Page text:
Summation and axial slab reformation of thin-section abdominal CT

How much are they different from primary reconstruction of a raw projection data?

Kyoungho Lee, Helen Hong, Ji H. Yang, Kyung Won Lee, Hak Jong Lee, Sang H. Kim, Dong K. Jeong

Research output: Contribution to journalConference articleResearchpeer-review

Abstract

Summation and axial slab reformation (ASR) of thin-section CT dataset are increasingly used to increase productivity against data explosion and to increase the image quality. We hypothesized that the summation or ASR can substitute primary reconstruction (PR) directly from a raw projection data. PR datasets (5-mm section thickness, 20% overlap) were reconstructed in 150 abdominal studies. Summation and ASR datasets of the same image positions and nominal section thickness were calculated from thin-section reconstruction images (2-mm section thickness, 50% overlap). Median root-mean-square error between PR and summation (9.55: 95% CI: 9.51, 9.59) was significantly greater than that between PR and ASR (7.12: 95% CI: 7.08, 7.17) (p < 0.0001). Three radiologists independently analyzed 2,000 pairs of PR and test images (PR [as control], summation, or ASR) to determine if summation or ASR is distinguished from PR. Multireader-multicase ROC analysis showed that Az value was 0.597 (95% CI: 0.552, 0.642) for the discrimination between PR and summation, and 0.574 (95% CI: 0.529, 0.619) for the discrimination between PR and ASR. The difference between these two Az values were not significant (p = 0.41). Radiologists can distinguish between the PR image and the summation or ASR image in abdominal studies, although this discrimination performance is slightly better than would be expected from random guessing. Image fidelity of ASR is higher than that of summation, if PR is regarded as the reference standard.

Original languageEnglish
Article number47
Pages (from-to)436-441
Number of pages6
JournalProgress in Biomedical Optics and Imaging - Proceedings of SPIE
Volume5749
DOIs
StatePublished - 19 Sep 2005
EventMedical Imaging 2005 - Image Perception, Observer Performance, and Technology Assessment - San Diego, CA, United States
Duration: 15 Feb 200517 Feb 2005

Fingerprint

Computer-Assisted Image Processing
Image reconstruction
slabs
projection
Mean square error
Image quality
Explosions
Productivity
ROC Curve
discrimination
image reconstruction
Datasets
root-mean-square errors
productivity
Radiologists
explosions
substitutes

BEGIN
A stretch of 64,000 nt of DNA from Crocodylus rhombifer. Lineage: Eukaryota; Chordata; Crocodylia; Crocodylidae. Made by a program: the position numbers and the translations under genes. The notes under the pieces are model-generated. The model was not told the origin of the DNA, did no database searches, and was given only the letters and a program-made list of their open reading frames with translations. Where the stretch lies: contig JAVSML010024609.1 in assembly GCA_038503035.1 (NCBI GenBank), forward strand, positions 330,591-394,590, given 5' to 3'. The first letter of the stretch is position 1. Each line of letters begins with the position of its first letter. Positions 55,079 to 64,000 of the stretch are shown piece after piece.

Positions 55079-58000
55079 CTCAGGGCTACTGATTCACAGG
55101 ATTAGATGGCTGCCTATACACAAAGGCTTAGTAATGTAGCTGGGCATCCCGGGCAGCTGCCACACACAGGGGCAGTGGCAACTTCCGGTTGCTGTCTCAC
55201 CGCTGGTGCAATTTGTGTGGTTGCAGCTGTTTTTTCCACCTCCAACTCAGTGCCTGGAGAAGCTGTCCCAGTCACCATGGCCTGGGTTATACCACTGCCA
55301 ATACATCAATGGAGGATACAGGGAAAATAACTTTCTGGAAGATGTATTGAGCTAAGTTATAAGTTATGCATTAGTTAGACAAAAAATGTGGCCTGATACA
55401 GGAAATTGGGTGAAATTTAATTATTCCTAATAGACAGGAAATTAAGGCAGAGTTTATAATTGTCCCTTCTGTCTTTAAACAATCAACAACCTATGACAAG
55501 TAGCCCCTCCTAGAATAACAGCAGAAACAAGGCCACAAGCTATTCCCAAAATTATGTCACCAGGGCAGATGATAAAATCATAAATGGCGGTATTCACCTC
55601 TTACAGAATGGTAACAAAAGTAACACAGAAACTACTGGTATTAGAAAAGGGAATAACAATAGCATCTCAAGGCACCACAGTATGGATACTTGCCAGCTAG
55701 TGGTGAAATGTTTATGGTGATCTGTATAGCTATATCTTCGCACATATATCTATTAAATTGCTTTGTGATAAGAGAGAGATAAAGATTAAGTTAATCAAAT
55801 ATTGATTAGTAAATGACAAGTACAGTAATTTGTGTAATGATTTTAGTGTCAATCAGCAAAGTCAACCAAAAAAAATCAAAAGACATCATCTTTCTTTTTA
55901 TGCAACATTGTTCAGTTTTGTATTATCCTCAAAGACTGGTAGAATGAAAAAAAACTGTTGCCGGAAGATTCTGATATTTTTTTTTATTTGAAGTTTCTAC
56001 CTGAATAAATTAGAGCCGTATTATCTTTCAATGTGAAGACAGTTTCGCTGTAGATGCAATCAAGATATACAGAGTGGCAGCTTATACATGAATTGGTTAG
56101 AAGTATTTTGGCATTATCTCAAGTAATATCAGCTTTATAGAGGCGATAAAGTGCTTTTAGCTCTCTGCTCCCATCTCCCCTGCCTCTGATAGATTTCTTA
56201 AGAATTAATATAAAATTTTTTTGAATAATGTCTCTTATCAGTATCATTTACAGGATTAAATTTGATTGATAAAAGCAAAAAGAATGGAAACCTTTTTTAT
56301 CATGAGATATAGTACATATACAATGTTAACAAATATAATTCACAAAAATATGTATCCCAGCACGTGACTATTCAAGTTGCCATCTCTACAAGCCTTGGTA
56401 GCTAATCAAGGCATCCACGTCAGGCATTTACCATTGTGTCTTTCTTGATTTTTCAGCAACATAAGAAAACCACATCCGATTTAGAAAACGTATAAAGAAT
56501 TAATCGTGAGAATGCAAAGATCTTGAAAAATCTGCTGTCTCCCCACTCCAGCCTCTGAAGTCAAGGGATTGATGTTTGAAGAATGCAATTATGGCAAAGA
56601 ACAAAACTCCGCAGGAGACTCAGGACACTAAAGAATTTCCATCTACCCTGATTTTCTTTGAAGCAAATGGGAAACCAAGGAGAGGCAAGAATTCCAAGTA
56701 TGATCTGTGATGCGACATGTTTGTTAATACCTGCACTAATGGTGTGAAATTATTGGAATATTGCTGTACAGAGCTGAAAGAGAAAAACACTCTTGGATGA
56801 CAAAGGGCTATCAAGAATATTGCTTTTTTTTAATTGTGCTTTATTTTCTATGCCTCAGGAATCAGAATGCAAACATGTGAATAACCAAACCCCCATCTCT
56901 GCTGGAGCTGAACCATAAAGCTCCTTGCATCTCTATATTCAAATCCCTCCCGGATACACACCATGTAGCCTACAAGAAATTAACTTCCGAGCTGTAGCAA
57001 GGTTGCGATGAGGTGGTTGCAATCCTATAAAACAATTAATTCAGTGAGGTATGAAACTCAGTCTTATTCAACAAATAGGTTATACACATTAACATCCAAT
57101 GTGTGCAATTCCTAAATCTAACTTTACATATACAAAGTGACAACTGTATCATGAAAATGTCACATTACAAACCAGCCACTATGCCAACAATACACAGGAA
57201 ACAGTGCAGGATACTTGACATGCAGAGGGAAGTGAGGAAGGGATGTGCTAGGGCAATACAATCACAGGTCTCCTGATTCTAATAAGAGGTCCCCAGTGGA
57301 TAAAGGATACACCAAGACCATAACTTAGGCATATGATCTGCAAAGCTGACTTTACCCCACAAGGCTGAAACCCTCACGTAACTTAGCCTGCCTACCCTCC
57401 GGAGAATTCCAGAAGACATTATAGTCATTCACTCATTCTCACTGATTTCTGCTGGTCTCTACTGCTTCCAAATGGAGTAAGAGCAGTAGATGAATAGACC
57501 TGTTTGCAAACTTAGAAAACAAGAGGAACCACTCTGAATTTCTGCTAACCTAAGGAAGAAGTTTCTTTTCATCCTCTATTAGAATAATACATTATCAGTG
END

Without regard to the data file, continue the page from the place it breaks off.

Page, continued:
Keywords

  • Computed tomography
  • Image quality
  • Multiplanar reformation
  • Summation

Cite this

@article{c4136ba3e20d4f69a15dd97296736b9b,
title = "Summation and axial slab reformation of thin-section abdominal CT: How much are they different from primary reconstruction of a raw projection data?",
abstract = "Summation and axial slab reformation (ASR) of thin-section CT dataset are increasingly used to increase productivity against data explosion and to increase the image quality. We hypothesized that the summation or ASR can substitute primary reconstruction (PR) directly from a raw projection data. PR datasets (5-mm section thickness, 20{\%} overlap) were reconstructed in 150 abdominal studies. Summation and ASR datasets of the same image positions and nominal section thickness were calculated from thin-section reconstruction images (2-mm section thickness, 50{\%} overlap). Median root-mean-square error between PR and summation (9.55: 95{\%} CI: 9.51, 9.59) was significantly greater than that between PR and ASR (7.12: 95{\%} CI: 7.08, 7.17) (p < 0.0001). Three radiologists independently analyzed 2,000 pairs of PR and test images (PR [as control], summation, or ASR) to determine if summation or ASR is distinguished from PR. Multireader-multicase ROC analysis showed that Az value was 0.597 (95{\%} CI: 0.552, 0.642) for the discrimination between PR and summation, and 0.574 (95{\%} CI: 0.529, 0.619) for the discrimination between PR and ASR. The difference between these two Az values were not significant (p = 0.41). Radiologists can distinguish between the PR image and the summation or ASR image in abdominal studies, although this discrimination performance is slightly better than would be expected from random guessing. Image fidelity of ASR is higher than that of summation, if PR is regarded as the reference standard.",
keywords = "Computed tomography, Image quality, Multiplanar reformation, Summation",
author = "Kyoungho Lee and Helen Hong and Yang, {Ji H.} and Lee, {Kyung Won} and Lee, {Hak Jong} and Kim, {Sang H.} and Jeong, {Dong K.}",